Before its independence in 1990, a whole generation of Namibians were made to believe that their county had no real musical legacy. Popular productions by Namibian artists from previous eras were systematically concealed from the masses for nearly 30 years, under the apartheid regime—which extended to the country from South Africa following German colonization—depriving many Namibians of the opportunity to connect with their own musical heritage.

"Stolen Moments: Namibian Music Untold," a new exhibit currently showing at London's Brunei Museum at SOAS University of London, seeks to revive the musical Namibian musical traditions that the apartheid regime attempted to erase.

"Imagine you had never known about the musical riches of your country," said the exhibit's curator Aino Moongo in a statement of purpose on SOAS' site. "Your ears had been used to nothing but the dull sounds of country's former occupants and the blaring church and propaganda songs that were sold to you as your country's musical legacy. Until all at once, a magnitude of unknown sounds, melodies and songs appear. This sound, that roots your culture to the musical influences of jazz, blues and pop from around the world, is unique, yet familiar. It revives memories of bygone days, recites the history of your homeland and enables you for the first time to experience the emotions, joys and pains of your ancestors."

Photo (c) Dieter Hinrichs

The 'Stolen Moments" project began in 2010 in an effort to champion Namibia's unsung musical innovators. For the collection, Moongo and Assistant Curator, Siegrun Salmanian—along with a group of international scholars, artists, photographers and filmmakers—curated a large-scale photo exhibit that also features a 120-minute video projection, focusing on the dance styles of the era, along with listening stations, a sound installation that features "100-hours of interviews with musicians and contemporary witnesses," and displays of record covers and memorabilia from the period between 1950-1980.

The musicians highlighted, produced work that spanned a number of genres—a marker of the country's vast and eclectic underground scene. Artists like the saxophonist Leyden Naftali who led a band inspired by the sounds of ragtime, and the psychedelic rock and funk of the Ugly Creatures are explored through the exhibition, which also centers bands and artists such as The Dead Wood, The Rocking Kwela Boys, Children of Pluto and more.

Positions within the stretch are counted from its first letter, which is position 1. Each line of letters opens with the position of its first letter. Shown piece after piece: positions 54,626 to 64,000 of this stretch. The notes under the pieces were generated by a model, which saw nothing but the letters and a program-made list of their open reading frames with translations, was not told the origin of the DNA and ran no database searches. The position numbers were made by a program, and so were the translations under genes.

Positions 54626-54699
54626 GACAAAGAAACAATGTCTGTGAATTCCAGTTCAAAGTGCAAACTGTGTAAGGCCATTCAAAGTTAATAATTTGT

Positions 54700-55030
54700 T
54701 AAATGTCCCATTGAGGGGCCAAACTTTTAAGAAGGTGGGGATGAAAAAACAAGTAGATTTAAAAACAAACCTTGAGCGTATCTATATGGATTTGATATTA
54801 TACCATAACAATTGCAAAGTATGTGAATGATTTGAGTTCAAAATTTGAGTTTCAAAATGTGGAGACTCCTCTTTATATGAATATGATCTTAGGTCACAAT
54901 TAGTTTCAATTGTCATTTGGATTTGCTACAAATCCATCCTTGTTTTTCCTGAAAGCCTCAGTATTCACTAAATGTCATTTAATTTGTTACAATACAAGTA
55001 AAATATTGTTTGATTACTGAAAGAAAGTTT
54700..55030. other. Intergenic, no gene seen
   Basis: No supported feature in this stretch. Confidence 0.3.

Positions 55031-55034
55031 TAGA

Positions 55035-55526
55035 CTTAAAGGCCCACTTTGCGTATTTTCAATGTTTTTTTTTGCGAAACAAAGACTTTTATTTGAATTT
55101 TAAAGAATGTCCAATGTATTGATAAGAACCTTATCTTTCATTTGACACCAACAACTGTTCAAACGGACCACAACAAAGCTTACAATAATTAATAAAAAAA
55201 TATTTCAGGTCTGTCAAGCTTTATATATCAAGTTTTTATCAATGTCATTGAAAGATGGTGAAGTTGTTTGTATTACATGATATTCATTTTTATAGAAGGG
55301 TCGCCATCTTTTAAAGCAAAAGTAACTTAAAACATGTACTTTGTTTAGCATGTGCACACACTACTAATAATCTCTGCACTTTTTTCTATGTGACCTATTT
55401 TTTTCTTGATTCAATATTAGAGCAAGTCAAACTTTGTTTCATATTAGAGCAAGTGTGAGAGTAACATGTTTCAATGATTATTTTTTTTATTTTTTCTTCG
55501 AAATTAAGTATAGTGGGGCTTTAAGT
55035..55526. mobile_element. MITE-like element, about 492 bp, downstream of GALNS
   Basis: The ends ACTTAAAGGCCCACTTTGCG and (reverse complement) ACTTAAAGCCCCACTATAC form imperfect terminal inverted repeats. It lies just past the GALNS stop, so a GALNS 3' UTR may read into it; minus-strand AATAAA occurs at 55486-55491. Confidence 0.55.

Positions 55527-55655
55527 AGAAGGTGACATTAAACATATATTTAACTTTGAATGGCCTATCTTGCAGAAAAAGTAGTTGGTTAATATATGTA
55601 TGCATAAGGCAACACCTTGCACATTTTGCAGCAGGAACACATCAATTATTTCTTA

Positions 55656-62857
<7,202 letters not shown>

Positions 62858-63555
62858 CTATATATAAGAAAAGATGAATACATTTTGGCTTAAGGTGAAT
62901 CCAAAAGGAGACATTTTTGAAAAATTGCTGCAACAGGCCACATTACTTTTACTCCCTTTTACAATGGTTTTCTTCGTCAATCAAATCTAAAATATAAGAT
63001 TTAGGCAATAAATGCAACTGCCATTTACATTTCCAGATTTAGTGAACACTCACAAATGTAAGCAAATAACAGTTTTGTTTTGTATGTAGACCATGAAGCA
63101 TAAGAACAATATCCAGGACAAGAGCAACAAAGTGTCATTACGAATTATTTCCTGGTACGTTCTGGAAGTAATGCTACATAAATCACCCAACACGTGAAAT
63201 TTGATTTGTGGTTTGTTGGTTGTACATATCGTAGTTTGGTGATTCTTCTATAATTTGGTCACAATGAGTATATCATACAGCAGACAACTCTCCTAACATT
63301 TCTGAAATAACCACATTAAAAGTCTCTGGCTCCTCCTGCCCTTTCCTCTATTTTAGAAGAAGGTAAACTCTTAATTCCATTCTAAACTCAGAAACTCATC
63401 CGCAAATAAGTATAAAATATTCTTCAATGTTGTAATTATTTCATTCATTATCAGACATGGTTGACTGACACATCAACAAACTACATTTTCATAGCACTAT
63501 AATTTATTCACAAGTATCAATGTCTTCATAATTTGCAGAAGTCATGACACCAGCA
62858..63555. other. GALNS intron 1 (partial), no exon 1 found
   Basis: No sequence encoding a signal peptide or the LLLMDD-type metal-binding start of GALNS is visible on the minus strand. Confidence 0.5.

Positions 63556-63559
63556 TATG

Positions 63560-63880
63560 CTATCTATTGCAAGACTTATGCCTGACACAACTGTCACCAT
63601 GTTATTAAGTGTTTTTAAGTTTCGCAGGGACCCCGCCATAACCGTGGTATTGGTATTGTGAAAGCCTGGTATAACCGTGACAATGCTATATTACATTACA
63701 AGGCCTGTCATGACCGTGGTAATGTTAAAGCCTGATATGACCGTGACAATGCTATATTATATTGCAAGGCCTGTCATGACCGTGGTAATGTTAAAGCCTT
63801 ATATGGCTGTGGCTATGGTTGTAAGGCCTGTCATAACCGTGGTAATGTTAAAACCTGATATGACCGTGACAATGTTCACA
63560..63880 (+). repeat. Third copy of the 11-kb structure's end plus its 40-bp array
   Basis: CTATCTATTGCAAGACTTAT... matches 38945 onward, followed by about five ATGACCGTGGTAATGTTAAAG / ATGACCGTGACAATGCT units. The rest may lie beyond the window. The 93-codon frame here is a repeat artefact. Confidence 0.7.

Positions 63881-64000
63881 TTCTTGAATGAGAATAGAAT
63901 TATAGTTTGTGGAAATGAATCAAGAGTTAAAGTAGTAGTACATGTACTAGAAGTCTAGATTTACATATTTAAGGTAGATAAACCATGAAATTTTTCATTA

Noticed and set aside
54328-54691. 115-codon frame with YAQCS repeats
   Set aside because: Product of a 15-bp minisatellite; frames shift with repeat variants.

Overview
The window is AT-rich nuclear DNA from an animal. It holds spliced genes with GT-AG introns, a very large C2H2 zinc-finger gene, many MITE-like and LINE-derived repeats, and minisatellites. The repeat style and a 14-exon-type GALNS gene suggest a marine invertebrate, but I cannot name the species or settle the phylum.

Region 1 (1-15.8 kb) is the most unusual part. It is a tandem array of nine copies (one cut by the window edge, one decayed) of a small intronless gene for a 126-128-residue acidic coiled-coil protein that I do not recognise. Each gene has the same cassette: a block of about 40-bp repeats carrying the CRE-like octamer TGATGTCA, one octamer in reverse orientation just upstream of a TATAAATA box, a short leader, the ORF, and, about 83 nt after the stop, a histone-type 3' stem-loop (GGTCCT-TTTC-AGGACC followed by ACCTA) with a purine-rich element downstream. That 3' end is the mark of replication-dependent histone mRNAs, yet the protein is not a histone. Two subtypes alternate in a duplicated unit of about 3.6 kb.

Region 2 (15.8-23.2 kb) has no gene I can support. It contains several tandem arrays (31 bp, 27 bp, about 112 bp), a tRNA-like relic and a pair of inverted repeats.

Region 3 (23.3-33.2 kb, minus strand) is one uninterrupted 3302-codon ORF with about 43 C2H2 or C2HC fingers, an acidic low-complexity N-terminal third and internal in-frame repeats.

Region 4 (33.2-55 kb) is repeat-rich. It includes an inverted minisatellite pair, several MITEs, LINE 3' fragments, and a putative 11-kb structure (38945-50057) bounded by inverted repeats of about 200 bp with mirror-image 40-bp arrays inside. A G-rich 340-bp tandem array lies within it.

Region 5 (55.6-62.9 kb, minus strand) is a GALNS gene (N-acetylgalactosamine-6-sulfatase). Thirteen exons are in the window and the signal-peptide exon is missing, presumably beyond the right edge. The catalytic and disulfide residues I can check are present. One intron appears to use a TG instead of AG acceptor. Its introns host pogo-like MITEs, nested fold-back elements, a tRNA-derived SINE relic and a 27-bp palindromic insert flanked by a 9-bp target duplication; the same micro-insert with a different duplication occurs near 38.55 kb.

"There are many reasons why you've never heard this music before," Moongo continues. "It was censored, suppressed, prohibited and made almost impossible to listen to. Its creators are either long gone or have given up on music making, by reasons of adversity, death and despair. And yet this beautiful music exists with a liveliness, as if it had never stopped playing. It is still in the minds of the few who can remember, with the ones who played it, and on those rare recordings that have survived in archives and record collections scattered around the globe. Allow me to share these stolen moments with you."

Photo (c) Dieter Hinrichs


Photo (c) John Liebenberg

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"Stolen Moments" is now showing at the Brunei Gallery in London and runs through Sept 21.

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Foul Language and Depictions of Rape Spur a Book Recall Campaign in Kenya

Kenya's Top Book seller pulls a South African book for youth due to foul language.

A main book supplier in Kenya, Text Book Centre, has announced that they would not stock a book due to its "vulgar and foul language." The book, Blood Ties, was written by South African author Zimkhitha Mlanzeli. The banning comes just after a video went viral in Kenya of a school child having a verbal outburst peppered with strong language. As reported by BBC, the removal was sparked by parents showing outrage after excerpts from the book were shared on twitter. These excerpts contained use of the f-word as well as a description of a rape scene.

As per their statement, the Text Book Centre claims they believe in "upholding high moral standards and raising generations of responsible citizens who are not only educated but ethical." The Kenyan publisher, StoryMoja, has defended the book in a statement of their own. They argue that the book is part of a new series showcasing books that deal with "contemporary societal issues" and that this particular book is a fictional story that grapples with the negative repercussions of peer pressure. "In actual fact, the book guides readers on the steps to take should they find themselves in a similar situation and underscores the sensitivity with which victims of sexual abuse should be treated." The statement also highlights the fact that the publishers had listed Blood Ties for readers in high school or above.


The discrepancy is that some schools have recommended the book as a reader – meaning for younger children aged 12 or 13 – though it has not been approved by the Kenyan Institute of Curricular Development (KICD), the entity in charge of managing texts used in schools. In a tweet, the KICD claimed that the book was not approved and that some teachers may be recommending texts without ensuring they were endorsed by the KICD. The dispute is sparking debate as to what should be taught in Kenyan schools.

As of late this morning, StoryMoja is in the process of recalling all copies of the book from stores and schools across Kenya. In a tweet they claim that it is because they have determined the language used in the book is the issue and not the subject matter.

Censorship is always a contested topic, just last month we reported on Nigerian authorities censoring a music video for "threatening security." Also, Kenya's censorship tactics have been in the global eye since a refusal to screen the film Rafiki for its homosexual heroines despite being lauded at international film festivals.

Here are some reactions from Kenyans on Twitter: